AUGUSTA – A bill from Senate President Troy Jackson, D-Allagash, and Sen. Louie Luchini, D-Ellsworth, to support small businesses in the food and beverage industry during the COVID-19 pandemic received a public hearing before the Legislature’s Veterans and Legal Affairs Committee on Monday. LD 306, “An Act To Temporarily Waive Certain Requirements for Relicensing for Restaurants That Serve Liquor” is a temporary measure that would make it easier for restaurants and other small businesses that serve beer, wine or spirits to apply for or renew their restaurant license in the wake of the COVID-19 pandemic.
“To me, this is a common-sense proposal that aims to support our breweries and restaurants, like First Mile Brewing in Fort Kent, who are finding creative ways to thrive and strengthen our economy as we begin to climb out of this pandemic,” said President Jackson. “Whether you are from Fort Kent or Kittery, you know that Maine is a small business state. Our small business owners take pride in their Yankee ingenuity and innovation, even in the most trying conditions. I urge the committee to join me in supporting this measure and give our renowned food and beverage industry the flexibility they need to keep their doors open.”
To obtain a restaurant license under current law, an establishment must have food available for sale (not including prepackaged snack foods), food must make up at least 10 percent of all sales, the on-hand inventory of food must equal $2 per seat in the establishment. This measure would temporarily waive the requirement that 10 percent of all sales must be in food for the renewal of licenses that expire before Jan. 1, 2022. President Jackson and Sen. Luchini introduced this measure after hearing from small businesses in their districts who expressed concern that meeting this requirement could prove a greater challenge due to COVID-19’s limitations on indoor dining.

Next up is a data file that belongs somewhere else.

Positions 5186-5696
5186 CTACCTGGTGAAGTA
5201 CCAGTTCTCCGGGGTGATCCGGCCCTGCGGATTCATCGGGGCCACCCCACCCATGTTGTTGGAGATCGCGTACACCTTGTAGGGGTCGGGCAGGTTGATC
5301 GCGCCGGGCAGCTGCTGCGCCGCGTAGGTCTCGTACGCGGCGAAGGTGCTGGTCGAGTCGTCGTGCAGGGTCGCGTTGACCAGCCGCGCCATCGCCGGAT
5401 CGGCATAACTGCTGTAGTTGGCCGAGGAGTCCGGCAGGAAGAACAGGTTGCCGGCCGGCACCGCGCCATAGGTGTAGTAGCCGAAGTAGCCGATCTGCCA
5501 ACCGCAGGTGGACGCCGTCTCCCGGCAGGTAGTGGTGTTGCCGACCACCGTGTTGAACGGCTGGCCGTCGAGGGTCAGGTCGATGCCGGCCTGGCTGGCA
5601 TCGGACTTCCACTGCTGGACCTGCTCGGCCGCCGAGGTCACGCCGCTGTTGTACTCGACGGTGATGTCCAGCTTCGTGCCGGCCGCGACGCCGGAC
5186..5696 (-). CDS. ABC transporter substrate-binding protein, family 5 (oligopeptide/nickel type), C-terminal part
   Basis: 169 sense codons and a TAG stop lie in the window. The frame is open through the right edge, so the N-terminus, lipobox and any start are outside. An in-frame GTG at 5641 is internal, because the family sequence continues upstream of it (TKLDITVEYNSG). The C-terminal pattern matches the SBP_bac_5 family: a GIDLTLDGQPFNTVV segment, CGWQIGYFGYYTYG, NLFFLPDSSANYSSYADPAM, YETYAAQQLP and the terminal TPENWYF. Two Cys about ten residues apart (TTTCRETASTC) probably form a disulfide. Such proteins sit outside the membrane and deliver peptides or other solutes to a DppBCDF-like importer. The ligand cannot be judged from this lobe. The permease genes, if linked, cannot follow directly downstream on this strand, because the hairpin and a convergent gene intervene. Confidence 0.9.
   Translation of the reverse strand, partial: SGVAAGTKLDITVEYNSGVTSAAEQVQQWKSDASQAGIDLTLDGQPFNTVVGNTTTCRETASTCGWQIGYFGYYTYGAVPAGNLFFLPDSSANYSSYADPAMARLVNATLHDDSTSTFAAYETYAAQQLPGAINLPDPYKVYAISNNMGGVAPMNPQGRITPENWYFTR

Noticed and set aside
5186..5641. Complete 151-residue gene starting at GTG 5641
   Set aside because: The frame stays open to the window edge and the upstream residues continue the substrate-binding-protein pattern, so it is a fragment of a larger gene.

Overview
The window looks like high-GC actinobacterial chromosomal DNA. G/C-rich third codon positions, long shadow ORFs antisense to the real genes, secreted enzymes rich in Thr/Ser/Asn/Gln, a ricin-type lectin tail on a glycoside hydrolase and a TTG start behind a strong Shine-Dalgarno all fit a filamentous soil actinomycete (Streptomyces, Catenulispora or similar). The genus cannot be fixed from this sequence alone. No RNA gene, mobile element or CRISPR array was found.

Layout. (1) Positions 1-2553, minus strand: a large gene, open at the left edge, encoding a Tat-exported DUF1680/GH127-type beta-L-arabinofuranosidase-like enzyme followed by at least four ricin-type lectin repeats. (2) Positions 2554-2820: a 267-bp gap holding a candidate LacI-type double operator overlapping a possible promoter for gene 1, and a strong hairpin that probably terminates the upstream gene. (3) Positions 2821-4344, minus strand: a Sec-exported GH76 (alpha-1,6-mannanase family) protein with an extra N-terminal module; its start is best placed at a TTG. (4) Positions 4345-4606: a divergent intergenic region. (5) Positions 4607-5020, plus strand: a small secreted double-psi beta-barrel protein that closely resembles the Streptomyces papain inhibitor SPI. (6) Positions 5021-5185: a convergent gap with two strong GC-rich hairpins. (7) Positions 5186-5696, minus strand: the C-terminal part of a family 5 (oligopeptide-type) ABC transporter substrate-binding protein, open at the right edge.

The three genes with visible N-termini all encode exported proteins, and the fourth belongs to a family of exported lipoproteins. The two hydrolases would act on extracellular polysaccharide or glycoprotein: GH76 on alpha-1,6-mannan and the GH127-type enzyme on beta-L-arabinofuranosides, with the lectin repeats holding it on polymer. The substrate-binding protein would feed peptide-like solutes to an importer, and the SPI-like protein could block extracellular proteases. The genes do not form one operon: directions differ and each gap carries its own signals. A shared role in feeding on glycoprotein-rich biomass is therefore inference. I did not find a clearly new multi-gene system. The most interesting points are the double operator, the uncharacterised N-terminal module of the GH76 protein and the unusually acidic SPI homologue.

“The COVID-19 pandemic has created chaos throughout the entire economy but few industries have been hit as hard as the restaurant industry. Maine’s restaurants, brewpubs, breweries and distilleries have faced mandatory closures and capacity limits for close to a year in an effort to keep people safe. As a Legislature, we shouldn’t penalize restaurants whose business model has been turned upside down by the pandemic,” said Sen. Luchini. “This suite of bills to support Maine’s restaurant industry include simple one-time reforms to make it easier for these businesses to stay afloat as we get this crisis under control.”
LD 306 was heard alongside two other proposals from Sen. Luchini to support struggling small businesses in the food and beverage industry during this difficult economic period caused by the COVID-19 pandemic. LD 307, “An Act To Expand the Market for Maine Liquor Manufacturers” would allow licensed Maine manufacturers of spirits, wine and malt liquor to sell and ship their products to a person located in another state. Maine has become a hub for craft breweries and distilleries, attracting visitors from all over during the summer. In the absence of tourists, this bill will help craft breweries and distilleries to maintain and build their customer base.
LD 378, “An Act To Temporarily Waive Renewal Fees for On-premises Retail Liquor Licenses” temporarily waives fees for restaurants and other entities seeking renewal of a license to sell beer, wine or spirits for on-premises consumption from any license renewal fee in 2021.
All three bills will undergo additional work sessions in committee before moving to the floor of the Senate and House.